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Academy of Achievement: ATV Curriculum Wednesday, November 4, 1998 Center Risk-Taking: An Ingredient for Success Student Handout BACKGROUND PROGRAM GUEST "As you go the way of life, you will see a great chasm. Jump. It is not as wide as you think." SUSAN (From a Native American initiation tradition.) BUTCHER Susan Butcher This ATV program on the nature of risk brings admits she hasn't together student leaders from high schools paid much across the United States and a distinguished attention to the panel: Susan Butcher, David Halberstam, Jack Winter Olympics. Horner, Richard Rainwater, William Sessions, "Actually not," and Dr. Nancy Wexler. she said by phone from Fairbanks, Risk is defined by the dictionary as the Alaska. "We exposure to danger and the chance of injury, don't have any TV out there." loss or failure. On the surface it would appear to be something to be avoided. It is only "Out there" is Eureka, a village northwest natural to take comfort in the appearance of of Fairbanks near the Yukon River where certainty and permanence. But such a there not only is no television but no conservative stance may itself be a risk. The phone and no freeways. No foolin'. Out reluctance to act might mean the risk of lost there, the Winter Olympics seem a bit opportunity. tame. Butcher, 33, does her thing without flags or fanfare and does it better The panelists argue that the key to success is in than anyone else on earth. She never finding the passion of one's life. Risk should wanted to figure skate in a frilly costume be seen as a challenge. Iditarod champion, the size of a snowflake or ride a luge in a Susan Butcher, points out that the issue should plastic leotard. not be the fear of failure or even the fear of death. The issue should be determining how to All she ever wanted to be was the live. world's top sled dog musher, and she is - certainly a woman apart from her peers, FOCUS QUESTIONS male and female. After winning the After watching the program, respond to these Iditarod race from Anchorage to Nome questions either by writing in your personal the last two years, Butcher's place in the journal or through discussion in a small group pantheon of mushing is assured. She'll of your fellow students. Answer from your try for three in a row, starting March 5. own experience. Butcher, who raced in her first Iditarod in 1978, has finished in the top five 1. What is risk? every year since '80, except in '85. That 2. How does risk taking affect family year she was leading in the early stages and friends? when she met a moose on the trail. It 3. What is regret? wasn't Bullwinkle. Normally, a moose will amble off at the approach of a "EVERYBODY SAYS DON'T" human, but this one was looking for When faced with a risk, one always seems to trouble. A few frantic minutes later, two be surrounded by voices of advice and of Butcher's dogs were dead, others negativity. This sometimes frustrating injured and she was out of the race... experience is expressed in the song "Everybody Says Don't." (It is published by "You have to be very selfless in your the Stephen Sondheim/Burthen Music Co. and dedication to your dogs. When you come is from the musical "Anyone Can Whistle.") A into a checkpoint, although there may be few of the lyrics are: a wood stove to warm your feet by, you stay outside, you take care of your dogs, "Everybody says don't get them bedded down and fed. It may Page: 1 Academy of Achievement: ATV Curriculum Wednesday, November 4, 1998 Center Everybody says don't. take three hours. "Then you can go have Everybody says don't; it isn't right. your 15 minutes inside, and then it's time Don't; it isn't nice... to go check your dogs, massage them down and get ready to go again. I might get a catnap." At a pace of 8 or 9 m.p.h., Don't walk on the grass. "You do some riding that can be fairly Don't disturb the peace. relaxing but the majority of it you're Don't skate on the ice. either pumping with one leg or running," Butcher said. "The most strenuous is going over the rough terrain and having Well I say do! to steer the sled, which weighs from 150 I say walk on the grass! to 200 pounds with all the gear in it. It was meant to feel! Throwing the sled around is as I say sail! exhausting as pumping or running. Tilt with the windmill! And if you fail, you fail... Butcher, an athletic 5 feet 6 inches and 135 pounds, was raised in Cambridge, Massachusetts, but explained, "This is Everybody says don't get out of line. the life I chose." Her best lead dogs are When they say that then, Granite and Tolstoy, each of whom has Lady that's a sign lead her to recent, victories. Nine time out of ten Lady you're doing just fine... Like all the Alaskan Huskies, Butcher said, "They live to race. They like the competition. They understand the Make just a ripple. competition. They want to pass the teams Come on be brave. ahead of them. They know when there This time a ripple. are no dogs on the trail ahead of them. Next time a wave. "The biggest problem is slowing them Sometimes you have to start small. down. In 1986, I ran four races. That's Climbing the tiniest wall. more races than any long-distance racer Maybe you're going to fall. has ever run, and I now know why - But it's better than not starting at all... 2,250 miles of races, which didn't include my 3,000 miles of training. I say don't, don't be afraid!" "Only one dog ran all four races, but many of them ran three. I was going into my fourth race thinking, gosh, I'm really So much is missing from the song when a few burnt out, so these dogs must be real lyrics are written on paper. Listen to a burnt out, too. "It was a 350-mile race, recording of it; Barbra Streisand has recorded and I had absolutely no control of that the song on her 1993 album entitled, "Back to team. I could not get them to stop. I was Broadway." What is it about this arrangement hooking trees with our snow hook, and of the music that adds to the meaning of the they were tearing them over. This team lyrics? was just crazy to go. They wanted to see what's around the next corner. They As a class, in a brainstorming exercise, wanted to race. develop a list of other songs or pieces of music that offer encouragement and inspiration. [i.e. "You have to run all of them at the same Military Marches, The Overture of 1812, or time. You need only one to three dogs to religious music.] Select a song and rewrite the pull you and the sled and the gear, so it's lyrics so they reflect your own life. The way overkill, and you have all this rewritten version could be either be sung for immense amount of power. You've got the class or recited as a poem. nothing but a voice command. There are no reins or anything. It's all 'gee' for For a twist to this assignment, compare these right, 'haw' for left, 'whoa.' melodies to a song or piece of music that uses a different mood and tone. Listen, for example, "You couldn't take Fifi the poodle out of to Bruce Springsteen's "The Streets of somebody's apartment in New York and Philadelphia." expect her to run the Iditarod, but you Page: 2 Academy of Achievement: ATV Curriculum Wednesday, November 4, 1998 Center sure as heck could take one of these dogs Extension idea: Invite the choir director in to that was raised from a puppy. They're teach/direct the songs studied by the class. ready for the Iditarod, and they just love What possibilities exist for a public it." performance? BIOGRAPHY Imagine yourself as one of the following risk takers. We now know their successes and failures. But place yourself in their frame of mind at sixteen years old. As a teenager, what imagined hopes and dreams does this future hero have? Write a journal/diary entry from his or her point of view. It could begin: "Dear Diary, today, on my sixteenth birthday I had the greatest idea. I am going to dedicate my life to..." Neil Armstrong Kathleen Battle Larry Bird Rita Dove Jodi Foster Bill Gates Ruth Bader Ginsberg Whoopi Goldberg Sir Edmund Hillary Judith Jamison Jackie Joyner-Kersee Spike Lee Ursala K. LeGuin Charles A. Lindbergh Greg Louganis George Lucas Christa McAuliffe Rosa Parks Jeannette Rankin Jackie Robinson Eleanor Roosevelt Heather Whitestone Now that you have looked through the eyes of someone else. Imagine your own life. Write your autobiography from the perspective of being 90 years old. CAREER CORNER Careers are full of risks that offer challenges and opportunities for people with a variety of interests, talents, skills and abilities. A small sampling is listed below. Pick one that interests you and explore it as a career possibility. What does the person do on a daily basis? What educational background and work experience is necessary? Where is the work done? What risks are built into the job? What are the rewards? What effect is technology expected to have on that field? You may be surprised by what you find! Architect Cultural Anthropologist Cartographer Chemist Computer Programmer Consumer Activist Curator Dietitian Diplomat Film Maker Geophysicist Graphic Designer Page: 3 Academy of Achievement: ATV Curriculum Wednesday, November 4, 1998 Center Journalist Medical Technician Minister Public Relations Social Worker Soldier Teacher Web Designer SURFING THE INTERNET Begin to explore the Internet by trying one or more of the sites listed below: >Federal Bureau of Investigation > iDog: Iditarod Daily Online Guide >The UC Museum of Paleontology >The University of Montana > Using Computers to Uncover the Past PROGRAM GUESTS (Cont'd) DAVID HALBERSTAM The son of a surgeon and a schoolteacher, David Halberstam was born in New York City on April 10, 1934. His father, who served in the Army, traveled from one post to another throughout the country, and the family followed him around. The family moved to Connecticut, where in grammar school Halberstam competed for high grades with Ralph Nader. As a student at Roosevelt High School in Yonkers, David Halberstam was a member of the track team and worked on the school newspaper. When he graduated in 1951, he entered Harvard University. He later became the managing editor of the Harvard Crimson. Having enjoyed his job as a reporter and believing that the racial question would develop into the major issue of the day, he went to work for the West Point (Mississippi) Daily Times Leader. In April 1956 he took a job on the Nashville Tennessean. In the fall of 1960 Halberstam had joined the Washington bureau of the New York Times, for which he helped to report on the inauguration of John F. Kennedy. Halberstam was assigned to South Vietnam by the Times in September 1962. Almost from the beginning he encountered an official policy of optimism about the war, and within a month he began accompanying Vietnamese troops and their American advisers on military operations in the Mekong Delta. News of the deteriorating situation in Vietnam, reported by Halberstam and Neil Sheehan of United Press International was attacked by the American mission in Saigon, the Pentagon, and the White House as inaccurate, biased, irresponsible, and sensationalized. For his reporting in Vietnam, Halberstam was named winner of a 1963 George Polk Memorial Award and shared a 1964 Pulitzer Prize. Halberstam left Vietnam after about 15 months JOHN R. HORNER John Horner is Professor of Paleontology at Montana State University. He has unearthed more dinosaur fossils than anyone in history. Professor Horner discovered his first dinosaur fossil at age Page: 4 Academy of Achievement: ATV Curriculum Wednesday, November 4, 1998 Center eight, became interested in science, but felt that science courses were nearly impossible to pass. He flunked out of college seven times. At age 31, he discovered that his academic problem was a severe case of dyslexia. Two years later, discovered the first intact dinosaur eggs ever found in North America, then was the first to find fossils of baby dinosaurs in their nests. He later uncovered the largest deposit of fossilized bones of a single species of dinosaur to be discovered anywhere in the world, in one of the most remarkable finds in the history of vertebrate paleontology. Professor Horner's interpretive insights have revolutionized our understanding of dinosaurs. RICHARD E. RAINWATER Richard Rainwater is a legendary financial dealmaker from Fort Worth, Texas. The son of a wholesale grocer, he graduated from the University of Texas with a degree in mathematics and earned his MBA from Stanford. He landed a job as an investment banker, but soon accepted an invitation from former Stanford classmate Sid Bass to manage and diversify his family portfolio. Richard became the chief financial architect for the Bass family investments, which launched an incredible saga in American business history. He was given $5 million to invest during his first year and managed to lose it all, then sought an investment strategy and applied his scientific mind to his quest. Richard became a "perpetual-motion deal machine" and the "best-kept secret in high finance" as he propelled the family fortune to more than $5 billion while creating one of the great American dynasties of the 20th century. In 1986 he launched his own business, investing in more than 30 companies and purchasing one million square feet of office space in Texas. Richard Rainwater has been heralded as the "capitalist cowboy for the '90s, leading the way into new frontiers of finance." THE HONORABLE WILLIAM S. SESSIONS In his first contact with the press since being elevated from relative obscurity to national attention Friday, William Steele Sessions relished a reporter's description of him as "a West Texas tough guy." But the FBI director-designate quickly quipped that "I don't wear a gun belt and I don't have any cowboy boots to my name." The banter provided a telling exchange that showed how the Republican federal judge can at once maintain his hard-line courtroom stands and appeal to judicial observers from the other end of the political spectrum. His well-earned reputation as a law-and-order conservative has not stemmed the flow of high praise from the other ideological extreme where his commitment to fairness has been pointedly noted. Despite his political leanings, he has ruled in favor of civil rights plaintiffs in major cases and has not been afraid to take on powerful members of the Texas Establishment. "I dare say we probably wouldn't agree on a single political issue, but I probably would have rather tried a case in his court than any judge I felt a kinship with ideologically," said Gerald H. Goldstein of San Antonio, general counsel of the Texas Civil Liberties Union. To Sessions, his steely reputation is the product of a career devoted to hard work, not the hard right. "If I'm a West Texas tough guy, it's simply because we've dealt with difficult problems...drug and immigration problems. Whether you are a judge or whether you are involved in prosecution or defense, these are very difficult times," he said. While claiming that he has "a wealth of ignorance about running the FBI," he demonstrated Friday that he appreciates the revolutionary changes the bureau has undergone since he left Washington in 1971 and the challenges he faces in "turf wars" and other problems within the agency. Page: 5 Academy of Achievement: ATV Curriculum Wednesday, November 4, 1998 Center When asked if this would be a particularly difficult time to take over the FBI, Sessions replied: "I would think not. It's the natural function in a free society - people seeking to see what's going on in their government." His reputation for fairness - the quality that has gained him such wide respect - may be the most effective tool he has in dealing with the problems at the FBI. In his meeting with reporters Friday, he stressed a strong commitment to protecting citizens' constitutional rights. "I'm very aware, keenly aware, of Fourth, Fifth, First, Sixth Amendment rights," he said. "These are the things judges are made of." Moreover, he is regarded highly for judicial management skills that can be applied to the FBI post. Interviews of lawyers who have practiced before Sessions, judges who serve alongside him and Justice Department veterans who portray him as a take-charge jurist who insists on "personal accountability." He is especially tough when sentencing those convicted of crimes that challenge the "integrity of the process," such as perjury or obstruction of justice. Sessions was described by friends and associates as a devoted outdoorsman and sometime mountain climber who keeps a book about Texas' rugged Guadalupe Mountains next to a volume about Abraham Lincoln. "He's just a real straight arrow," said James W. Blagg, a San Antonio attorney and former federal prosecutor. "He will treat you courteously but he strives to avoid any kind of even appearance of impropriety in everything he does." Sessions earned both his undergraduate and law degrees from Baylor University. Before coming to Washington, he practiced law in Waco, Texas. He served in the Air Force from 1951 to 1955. Sessions was born in Fort Smith, Arkansas, on May 27, 1930, and is married with four children. Two sons are lawyers in San Antonio, the third works for AT&T. His youngest child, daughter Sarah, is a ballet dancer. NANCY WEXLER, Ph.D. Nancy Wexler is Professor of Clinical Neuropsychology at Columbia University in New York City. Her mother and uncles were afflicted by Huntington's disease, an inherited brain disorder that impairs nerve control and thinking (victims are unable to walk, stand or even speak intelligibly). She made her life's work the search for the single, dominant gene that killed her mother, and which she has a 50-50 chance of having herself. Dr. Wexler went on to spearhead an international scientific effort that led, a year ago, to the discovery of the gene that causes Huntington's. She has also become the leading expert on the traumas associated with genetic testing. Dr. Wexler is the recipient of the highest honor in American medicine for "groundbreaking research and for increasing awareness of all genetic disease." Page: 6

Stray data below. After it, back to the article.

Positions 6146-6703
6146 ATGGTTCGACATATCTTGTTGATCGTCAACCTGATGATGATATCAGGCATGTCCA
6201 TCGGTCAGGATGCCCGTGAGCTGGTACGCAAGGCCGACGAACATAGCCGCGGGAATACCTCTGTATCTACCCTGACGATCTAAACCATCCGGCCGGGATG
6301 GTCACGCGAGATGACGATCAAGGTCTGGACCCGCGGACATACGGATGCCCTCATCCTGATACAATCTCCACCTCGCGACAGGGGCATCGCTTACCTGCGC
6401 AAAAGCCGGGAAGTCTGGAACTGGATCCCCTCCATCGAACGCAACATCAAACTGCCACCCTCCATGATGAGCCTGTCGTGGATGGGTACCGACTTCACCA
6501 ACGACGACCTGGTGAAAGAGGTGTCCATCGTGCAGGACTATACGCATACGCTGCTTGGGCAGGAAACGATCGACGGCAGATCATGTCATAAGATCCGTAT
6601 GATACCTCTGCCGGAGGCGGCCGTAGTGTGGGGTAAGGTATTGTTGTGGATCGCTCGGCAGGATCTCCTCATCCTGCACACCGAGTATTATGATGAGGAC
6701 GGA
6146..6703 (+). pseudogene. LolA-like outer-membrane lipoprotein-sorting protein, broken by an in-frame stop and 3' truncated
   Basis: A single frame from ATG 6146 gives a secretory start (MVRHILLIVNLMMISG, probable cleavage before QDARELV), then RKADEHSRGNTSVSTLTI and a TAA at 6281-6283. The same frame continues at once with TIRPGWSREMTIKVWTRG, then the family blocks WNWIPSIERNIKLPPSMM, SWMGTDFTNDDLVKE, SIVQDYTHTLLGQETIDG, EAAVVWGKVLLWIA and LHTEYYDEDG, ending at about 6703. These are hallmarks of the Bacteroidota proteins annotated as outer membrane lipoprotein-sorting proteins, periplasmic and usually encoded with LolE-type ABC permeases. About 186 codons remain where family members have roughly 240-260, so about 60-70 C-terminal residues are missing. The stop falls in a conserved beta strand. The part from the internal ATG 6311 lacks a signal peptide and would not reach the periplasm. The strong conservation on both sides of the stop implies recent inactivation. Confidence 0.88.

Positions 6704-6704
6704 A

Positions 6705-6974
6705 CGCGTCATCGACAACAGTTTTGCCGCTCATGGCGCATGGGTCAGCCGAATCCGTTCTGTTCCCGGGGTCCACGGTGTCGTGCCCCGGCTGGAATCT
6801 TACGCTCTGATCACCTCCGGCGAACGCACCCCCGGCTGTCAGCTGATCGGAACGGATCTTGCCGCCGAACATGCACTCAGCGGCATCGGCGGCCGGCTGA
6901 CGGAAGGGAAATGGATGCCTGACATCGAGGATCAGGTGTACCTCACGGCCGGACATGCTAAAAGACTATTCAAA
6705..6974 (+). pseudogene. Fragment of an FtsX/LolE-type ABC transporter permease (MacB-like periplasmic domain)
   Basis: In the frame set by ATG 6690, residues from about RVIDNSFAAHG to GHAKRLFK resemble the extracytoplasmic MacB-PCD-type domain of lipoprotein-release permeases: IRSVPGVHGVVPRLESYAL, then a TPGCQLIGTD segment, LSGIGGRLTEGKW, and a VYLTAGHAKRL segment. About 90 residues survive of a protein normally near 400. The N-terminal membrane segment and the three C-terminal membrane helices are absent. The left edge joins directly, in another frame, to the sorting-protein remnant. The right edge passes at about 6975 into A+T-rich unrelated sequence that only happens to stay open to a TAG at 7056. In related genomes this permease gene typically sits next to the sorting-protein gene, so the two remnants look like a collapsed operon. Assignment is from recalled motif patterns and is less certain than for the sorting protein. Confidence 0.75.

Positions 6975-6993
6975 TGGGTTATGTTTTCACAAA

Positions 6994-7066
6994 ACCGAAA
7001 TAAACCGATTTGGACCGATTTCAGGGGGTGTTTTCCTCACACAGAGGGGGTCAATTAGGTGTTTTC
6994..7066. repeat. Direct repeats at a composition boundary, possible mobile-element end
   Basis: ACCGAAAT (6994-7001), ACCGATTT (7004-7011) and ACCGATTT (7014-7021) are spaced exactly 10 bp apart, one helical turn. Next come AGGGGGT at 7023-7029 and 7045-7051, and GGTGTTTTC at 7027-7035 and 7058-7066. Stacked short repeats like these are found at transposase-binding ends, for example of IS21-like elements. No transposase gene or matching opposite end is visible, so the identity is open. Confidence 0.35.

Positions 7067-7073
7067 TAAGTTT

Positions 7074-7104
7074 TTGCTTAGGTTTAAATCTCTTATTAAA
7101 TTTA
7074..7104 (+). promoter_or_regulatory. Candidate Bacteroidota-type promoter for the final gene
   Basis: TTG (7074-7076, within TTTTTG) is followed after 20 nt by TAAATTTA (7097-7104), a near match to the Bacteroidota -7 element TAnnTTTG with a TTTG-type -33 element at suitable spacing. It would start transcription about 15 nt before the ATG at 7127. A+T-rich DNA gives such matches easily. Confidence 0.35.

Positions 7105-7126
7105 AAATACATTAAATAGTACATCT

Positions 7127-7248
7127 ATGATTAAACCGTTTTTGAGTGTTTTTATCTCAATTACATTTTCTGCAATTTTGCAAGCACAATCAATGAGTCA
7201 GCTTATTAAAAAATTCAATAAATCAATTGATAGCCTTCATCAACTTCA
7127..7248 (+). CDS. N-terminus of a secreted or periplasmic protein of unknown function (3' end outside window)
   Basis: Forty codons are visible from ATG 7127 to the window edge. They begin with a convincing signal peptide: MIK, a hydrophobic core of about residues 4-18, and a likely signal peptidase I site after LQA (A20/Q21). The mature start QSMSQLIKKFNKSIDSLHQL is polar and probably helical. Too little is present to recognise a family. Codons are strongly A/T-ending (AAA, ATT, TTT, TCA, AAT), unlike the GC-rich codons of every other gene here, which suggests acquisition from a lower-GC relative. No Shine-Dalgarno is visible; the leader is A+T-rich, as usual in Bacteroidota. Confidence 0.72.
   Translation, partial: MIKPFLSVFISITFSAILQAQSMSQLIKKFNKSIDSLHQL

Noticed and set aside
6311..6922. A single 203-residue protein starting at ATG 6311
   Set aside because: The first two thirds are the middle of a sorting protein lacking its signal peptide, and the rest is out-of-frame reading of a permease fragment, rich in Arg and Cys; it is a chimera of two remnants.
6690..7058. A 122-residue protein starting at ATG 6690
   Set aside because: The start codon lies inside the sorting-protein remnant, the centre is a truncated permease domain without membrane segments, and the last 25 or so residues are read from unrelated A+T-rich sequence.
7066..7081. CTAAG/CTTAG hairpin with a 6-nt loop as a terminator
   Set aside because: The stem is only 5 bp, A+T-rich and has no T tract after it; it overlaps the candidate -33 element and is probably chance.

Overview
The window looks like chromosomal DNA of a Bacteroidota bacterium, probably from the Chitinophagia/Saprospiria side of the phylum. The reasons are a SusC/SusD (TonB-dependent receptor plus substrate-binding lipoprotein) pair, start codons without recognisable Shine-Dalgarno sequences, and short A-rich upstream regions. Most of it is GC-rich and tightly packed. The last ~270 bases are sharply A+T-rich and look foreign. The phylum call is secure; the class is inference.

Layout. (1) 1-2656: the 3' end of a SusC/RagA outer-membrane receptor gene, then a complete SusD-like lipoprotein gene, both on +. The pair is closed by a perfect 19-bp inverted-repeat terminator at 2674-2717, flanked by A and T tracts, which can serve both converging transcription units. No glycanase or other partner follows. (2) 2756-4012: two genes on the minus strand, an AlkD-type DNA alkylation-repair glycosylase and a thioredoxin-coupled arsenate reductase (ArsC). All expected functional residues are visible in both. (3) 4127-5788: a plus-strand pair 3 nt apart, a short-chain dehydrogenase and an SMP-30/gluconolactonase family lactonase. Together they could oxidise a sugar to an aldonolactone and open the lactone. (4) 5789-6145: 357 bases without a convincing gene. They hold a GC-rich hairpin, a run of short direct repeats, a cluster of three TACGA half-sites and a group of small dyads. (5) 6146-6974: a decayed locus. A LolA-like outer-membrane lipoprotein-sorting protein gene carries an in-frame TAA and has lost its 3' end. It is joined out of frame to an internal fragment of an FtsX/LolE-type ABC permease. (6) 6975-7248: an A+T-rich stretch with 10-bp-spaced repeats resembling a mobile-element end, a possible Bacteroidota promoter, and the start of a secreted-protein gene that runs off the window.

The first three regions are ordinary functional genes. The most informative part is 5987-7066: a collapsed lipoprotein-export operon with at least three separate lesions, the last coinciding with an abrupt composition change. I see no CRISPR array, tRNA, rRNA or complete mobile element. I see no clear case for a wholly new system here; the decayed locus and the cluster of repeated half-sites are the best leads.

"Risk-Taking An Ingredient for Success"